By Sara Puls
In re Ferrera & Fenn Gravel Pit, 2013 VT 97
Life on the quaint streets of Middlebury can apparently be unforgiving—that is, when you want to open a new gravel pit.
This case all started when applicants submitted a proposal to construct a sixteen-acre gravel pit on their 71.5 acre property, adjacent to Route 116 in the Town of Middlebury. Close to the proposed pit lie residential communities, as well as several other existing “gravel-extracting” sites. Applicants’ property lies within both the Medium Density Residential (MDR) (where gravel extraction is not allowed) and the Forest Conservation District (where gravel extraction is permitted as a conditional use).
While applicants’ proposed pit lies entirely within the Forest District, the access road from Route 116 crosses the MDR zone. As a “mixed-zoning” district, the Design Review Board (DRB) consequently subjected the proposal to conditional-use review under a provision of the Town’s zoning regulations.
In October of 2008, the DRB conducted a site visit and later held public hearings for ten days in August of 2010. The following month, the DRB issued a written decision, concluding that the proposed project failed to comply with eight provisions of the Town’s zoning regulations. The DRB cited adverse effect on the character of the neighborhood, the noise-performance standard, and concerns of the cumulative impact of an additional pit in the area. Thus, the DRB opinion concluded the new pit would “disrupt the balanced diversity of uses currently in place and will disturb the essential character of the existing neighborhoods.” With that, the application was denied.
Applicants first appealed their ruling to the environmental court. There the court conducted an on-the-record review based on the transcribed hearings before the DRB and the parties’ supplemental briefing. This is unusual, as those who follow the environmental court’s doings (and frankly, who doesn’t) will know, because most appeals from DRBs are from scratch with each party having the right to enter all new evidence. Middlebury, however, is an on-the-record town, which means that the parties have one shot to build their evidentiary record, before a citizen board that may or may not understand the rules of evidence and the concepts of relevance.
In this case, though, it means that applicants have few places to turn after their initial denial. True to form, the court issued a written decision in 2012 affirming the DRB’s denial of the application for new pit. Unsatisfied, applicants brought the present appeal to the SCOV.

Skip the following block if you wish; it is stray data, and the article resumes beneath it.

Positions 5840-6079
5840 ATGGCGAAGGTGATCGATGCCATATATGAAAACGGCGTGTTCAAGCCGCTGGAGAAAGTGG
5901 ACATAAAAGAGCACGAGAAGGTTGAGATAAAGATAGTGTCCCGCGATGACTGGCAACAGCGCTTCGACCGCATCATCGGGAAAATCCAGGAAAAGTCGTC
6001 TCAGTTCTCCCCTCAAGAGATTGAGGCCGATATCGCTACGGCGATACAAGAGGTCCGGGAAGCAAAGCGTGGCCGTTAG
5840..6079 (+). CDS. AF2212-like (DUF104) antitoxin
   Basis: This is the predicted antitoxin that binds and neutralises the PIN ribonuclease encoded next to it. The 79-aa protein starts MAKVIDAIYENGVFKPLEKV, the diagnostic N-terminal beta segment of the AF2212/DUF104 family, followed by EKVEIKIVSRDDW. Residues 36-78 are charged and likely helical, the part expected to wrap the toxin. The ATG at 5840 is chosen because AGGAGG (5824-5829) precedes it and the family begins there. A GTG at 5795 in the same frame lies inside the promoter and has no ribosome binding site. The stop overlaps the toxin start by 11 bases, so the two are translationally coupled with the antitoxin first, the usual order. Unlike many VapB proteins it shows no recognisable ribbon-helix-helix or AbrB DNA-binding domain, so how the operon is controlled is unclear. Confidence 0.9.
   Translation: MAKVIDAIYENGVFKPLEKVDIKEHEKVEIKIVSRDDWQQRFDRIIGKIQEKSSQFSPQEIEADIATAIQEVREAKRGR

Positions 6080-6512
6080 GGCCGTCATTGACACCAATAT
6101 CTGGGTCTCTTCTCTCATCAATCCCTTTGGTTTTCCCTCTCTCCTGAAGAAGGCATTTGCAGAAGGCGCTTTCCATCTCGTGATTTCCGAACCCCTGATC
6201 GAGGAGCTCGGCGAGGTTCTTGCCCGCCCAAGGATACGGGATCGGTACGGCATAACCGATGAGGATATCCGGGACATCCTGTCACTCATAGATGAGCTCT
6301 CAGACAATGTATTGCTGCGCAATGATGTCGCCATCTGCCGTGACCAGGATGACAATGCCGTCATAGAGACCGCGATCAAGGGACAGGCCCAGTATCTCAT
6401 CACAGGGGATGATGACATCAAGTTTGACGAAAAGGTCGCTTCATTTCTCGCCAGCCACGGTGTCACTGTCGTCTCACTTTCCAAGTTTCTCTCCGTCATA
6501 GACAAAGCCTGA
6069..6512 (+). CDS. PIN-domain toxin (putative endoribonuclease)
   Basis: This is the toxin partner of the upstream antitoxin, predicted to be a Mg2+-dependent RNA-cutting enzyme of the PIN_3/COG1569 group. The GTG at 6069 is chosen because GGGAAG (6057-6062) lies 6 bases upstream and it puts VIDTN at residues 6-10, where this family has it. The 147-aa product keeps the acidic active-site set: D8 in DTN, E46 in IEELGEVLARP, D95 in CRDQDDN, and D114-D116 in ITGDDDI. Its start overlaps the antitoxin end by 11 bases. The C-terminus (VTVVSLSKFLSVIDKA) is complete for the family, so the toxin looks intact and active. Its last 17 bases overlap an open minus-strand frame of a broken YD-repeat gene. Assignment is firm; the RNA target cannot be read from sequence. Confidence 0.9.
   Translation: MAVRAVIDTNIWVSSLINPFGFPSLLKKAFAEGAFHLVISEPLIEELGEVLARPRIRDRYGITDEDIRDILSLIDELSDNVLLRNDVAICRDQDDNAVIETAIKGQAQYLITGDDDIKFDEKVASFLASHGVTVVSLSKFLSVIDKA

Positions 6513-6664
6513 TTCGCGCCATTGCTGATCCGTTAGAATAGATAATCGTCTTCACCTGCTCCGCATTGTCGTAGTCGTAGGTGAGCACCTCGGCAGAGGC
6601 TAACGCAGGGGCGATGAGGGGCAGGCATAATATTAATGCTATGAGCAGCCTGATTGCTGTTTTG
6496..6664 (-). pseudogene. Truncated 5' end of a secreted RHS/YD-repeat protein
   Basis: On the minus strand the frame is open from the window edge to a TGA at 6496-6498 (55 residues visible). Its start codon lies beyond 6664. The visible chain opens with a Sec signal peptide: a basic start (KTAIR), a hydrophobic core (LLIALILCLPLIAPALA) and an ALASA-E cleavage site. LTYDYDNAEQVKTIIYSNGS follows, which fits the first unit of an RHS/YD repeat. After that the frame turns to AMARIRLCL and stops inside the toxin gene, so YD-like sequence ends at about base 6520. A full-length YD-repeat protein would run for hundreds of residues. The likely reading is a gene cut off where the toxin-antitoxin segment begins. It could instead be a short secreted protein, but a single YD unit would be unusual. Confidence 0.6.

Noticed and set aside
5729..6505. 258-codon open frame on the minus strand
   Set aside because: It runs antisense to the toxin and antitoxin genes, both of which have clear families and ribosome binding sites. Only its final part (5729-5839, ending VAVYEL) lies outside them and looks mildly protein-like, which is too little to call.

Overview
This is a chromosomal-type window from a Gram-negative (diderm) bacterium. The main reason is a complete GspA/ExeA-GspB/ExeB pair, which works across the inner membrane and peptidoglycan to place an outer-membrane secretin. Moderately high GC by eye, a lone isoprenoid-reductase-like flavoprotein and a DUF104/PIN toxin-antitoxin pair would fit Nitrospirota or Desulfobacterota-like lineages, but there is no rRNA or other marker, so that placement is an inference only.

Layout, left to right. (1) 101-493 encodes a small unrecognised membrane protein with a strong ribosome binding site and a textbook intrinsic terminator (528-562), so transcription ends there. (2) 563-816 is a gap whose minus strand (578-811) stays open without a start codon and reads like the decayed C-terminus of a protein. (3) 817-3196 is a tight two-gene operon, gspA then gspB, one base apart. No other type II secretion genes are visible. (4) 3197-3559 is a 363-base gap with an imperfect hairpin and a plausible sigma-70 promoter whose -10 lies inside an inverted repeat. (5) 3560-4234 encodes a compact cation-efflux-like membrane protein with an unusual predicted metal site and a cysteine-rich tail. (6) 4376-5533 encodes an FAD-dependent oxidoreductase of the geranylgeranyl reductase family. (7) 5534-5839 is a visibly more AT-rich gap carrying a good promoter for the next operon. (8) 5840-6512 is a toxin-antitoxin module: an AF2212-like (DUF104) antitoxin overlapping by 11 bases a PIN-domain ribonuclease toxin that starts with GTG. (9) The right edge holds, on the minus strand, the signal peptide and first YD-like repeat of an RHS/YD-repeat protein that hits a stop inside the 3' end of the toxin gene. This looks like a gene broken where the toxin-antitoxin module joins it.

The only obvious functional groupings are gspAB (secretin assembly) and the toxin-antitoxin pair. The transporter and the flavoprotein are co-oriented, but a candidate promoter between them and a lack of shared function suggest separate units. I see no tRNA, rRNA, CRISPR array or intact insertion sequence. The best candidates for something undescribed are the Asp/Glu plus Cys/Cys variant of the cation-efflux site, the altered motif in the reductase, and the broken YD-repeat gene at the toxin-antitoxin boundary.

On appeal, the applicants essential raise the same issues that they first raised in environmental court. They challenge the DRB’s findings and conclusions as unsupported, and then they launch into an argument that the Town’s zoning regulations are unconstitutionally vague.
As an appeal from a review of an on-the-record hearing, the standard of review here is the same as that used by the trial court. Findings will be affirmed if “reasonably supported by the evidence;” conclusions of law will be analyzed independently “where such conclusions are outside the DRB’s area of expertise.”
Applicants questioned many of the DRB’s findings including: the truck traffic, noise measurements, noise disturbance findings, inability of barriers to mitigate the adverse impact of the project, determination of the “area” affect by the project, the finding that the surrounding residential area had a “quiet character,” and the finding of negative cumulative impact of another pit.
The SCOV repeatedly points out that applicants were required to do more than merely “question” the DRB’s calculations, methods, or findings by pointing out alternative ways in which to make those findings. Rather, applicants carried a much higher burden of showing it was reversible error. This is a very high burden, and it is no surprise that the SCOV finds that the applicants failed to do with respect to every single finding they questioned. With no basis to set aside the DRB’s findings, the SCOV upholds them and quickly moves along.
The SCOV next addresses applicants’ constitutional arguments.
First, applicants argued that the zoning regulations’ definition of “neighborhood” and “area affected” are so vague as to violate due process, and provide “no vantage point” and. The SCOV acknowledges that municipal zoning ordinances are subject to the limits of the Constitution. However, it rejects applicants’ position, noting that the plain import of the rule includes areas “within sight or sound of the proposed project area,” which is sufficiently clear and specific a location from which to measure impacts.
Applicants further argued that the DRB’s noise performance standards were vague and unconstitutional, asserting that a numeric decibel standard is required by the constitution. The SCOV rejects this argument as well, pointing to other courts who upheld similar qualitative noise standards against void-for-vagueness challenges.
This is good news for a lot of Vermont towns that have noise ordinances without specific decibel tables.
In the end, the SCOV finds that the Town’s approach was reasonable and provided an ascertainable standard sufficient to pass the void-for-vagueness test and affirms the denial.
Applicants are left with a thrice-denied application but plenty of guidance if they should go back to the drawing board. As history teaches us, the need for gravel stretches to the beginning of time, and the need is not likely to change any time soon. Yabba dabba doo!